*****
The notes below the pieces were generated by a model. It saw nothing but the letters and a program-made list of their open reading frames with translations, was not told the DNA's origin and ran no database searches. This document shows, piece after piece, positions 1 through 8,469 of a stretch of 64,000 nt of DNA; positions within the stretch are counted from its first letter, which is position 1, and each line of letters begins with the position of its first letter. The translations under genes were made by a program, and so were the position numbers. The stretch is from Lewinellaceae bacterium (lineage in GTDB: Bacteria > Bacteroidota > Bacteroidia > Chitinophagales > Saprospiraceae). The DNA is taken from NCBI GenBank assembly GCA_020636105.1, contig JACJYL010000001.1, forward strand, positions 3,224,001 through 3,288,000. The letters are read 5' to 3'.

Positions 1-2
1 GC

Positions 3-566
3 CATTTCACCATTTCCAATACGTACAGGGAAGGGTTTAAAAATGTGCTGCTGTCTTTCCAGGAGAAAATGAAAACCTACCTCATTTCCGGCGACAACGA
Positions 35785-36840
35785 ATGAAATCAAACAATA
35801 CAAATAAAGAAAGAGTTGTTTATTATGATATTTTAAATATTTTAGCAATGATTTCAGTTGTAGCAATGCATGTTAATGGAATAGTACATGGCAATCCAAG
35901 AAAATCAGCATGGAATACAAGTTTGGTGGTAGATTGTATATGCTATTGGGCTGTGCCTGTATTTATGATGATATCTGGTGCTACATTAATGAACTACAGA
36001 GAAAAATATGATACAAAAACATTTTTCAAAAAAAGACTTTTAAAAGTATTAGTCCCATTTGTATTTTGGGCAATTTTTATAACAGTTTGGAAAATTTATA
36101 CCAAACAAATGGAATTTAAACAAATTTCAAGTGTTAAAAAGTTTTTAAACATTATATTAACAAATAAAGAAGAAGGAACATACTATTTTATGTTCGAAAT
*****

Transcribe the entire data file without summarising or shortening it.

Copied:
The notes below the pieces were generated by a model. It saw nothing but the letters and a program-made list of their open reading frames with translations, was not told the DNA's origin and ran no database searches. This document shows, piece after piece, positions 1 through 8,469 of a stretch of 64,000 nt of DNA; positions within the stretch are counted from its first letter, which is position 1, and each line of letters begins with the position of its first letter. The translations under genes were made by a program, and so were the position numbers. The stretch is from Lewinellaceae bacterium (lineage in GTDB: Bacteria > Bacteroidota > Bacteroidia > Chitinophagales > Saprospiraceae). The DNA is taken from NCBI GenBank assembly GCA_020636105.1, contig JACJYL010000001.1, forward strand, positions 3,224,001 through 3,288,000. The letters are read 5' to 3'.

Positions 1-2
1 GC

Positions 3-566
3 CATTTCACCATTTCCAATACGTACAGGGAAGGGTTTAAAAATGTGCTGCTGTCTTTCCAGGAGAAAATGAAAACCTACCTCATTTCCGGCGACAACGA
Positions 35785-36840
35785 ATGAAATCAAACAATA
35801 CAAATAAAGAAAGAGTTGTTTATTATGATATTTTAAATATTTTAGCAATGATTTCAGTTGTAGCAATGCATGTTAATGGAATAGTACATGGCAATCCAAG
35901 AAAATCAGCATGGAATACAAGTTTGGTGGTAGATTGTATATGCTATTGGGCTGTGCCTGTATTTATGATGATATCTGGTGCTACATTAATGAACTACAGA
36001 GAAAAATATGATACAAAAACATTTTTCAAAAAAAGACTTTTAAAAGTATTAGTCCCATTTGTATTTTGGGCAATTTTTATAACAGTTTGGAAAATTTATA
36101 CCAAACAAATGGAATTTAAACAAATTTCAAGTGTTAAAAAGTTTTTAAACATTATATTAACAAATAAAGAAGAAGGAACATACTATTTTATGTTCGAAAT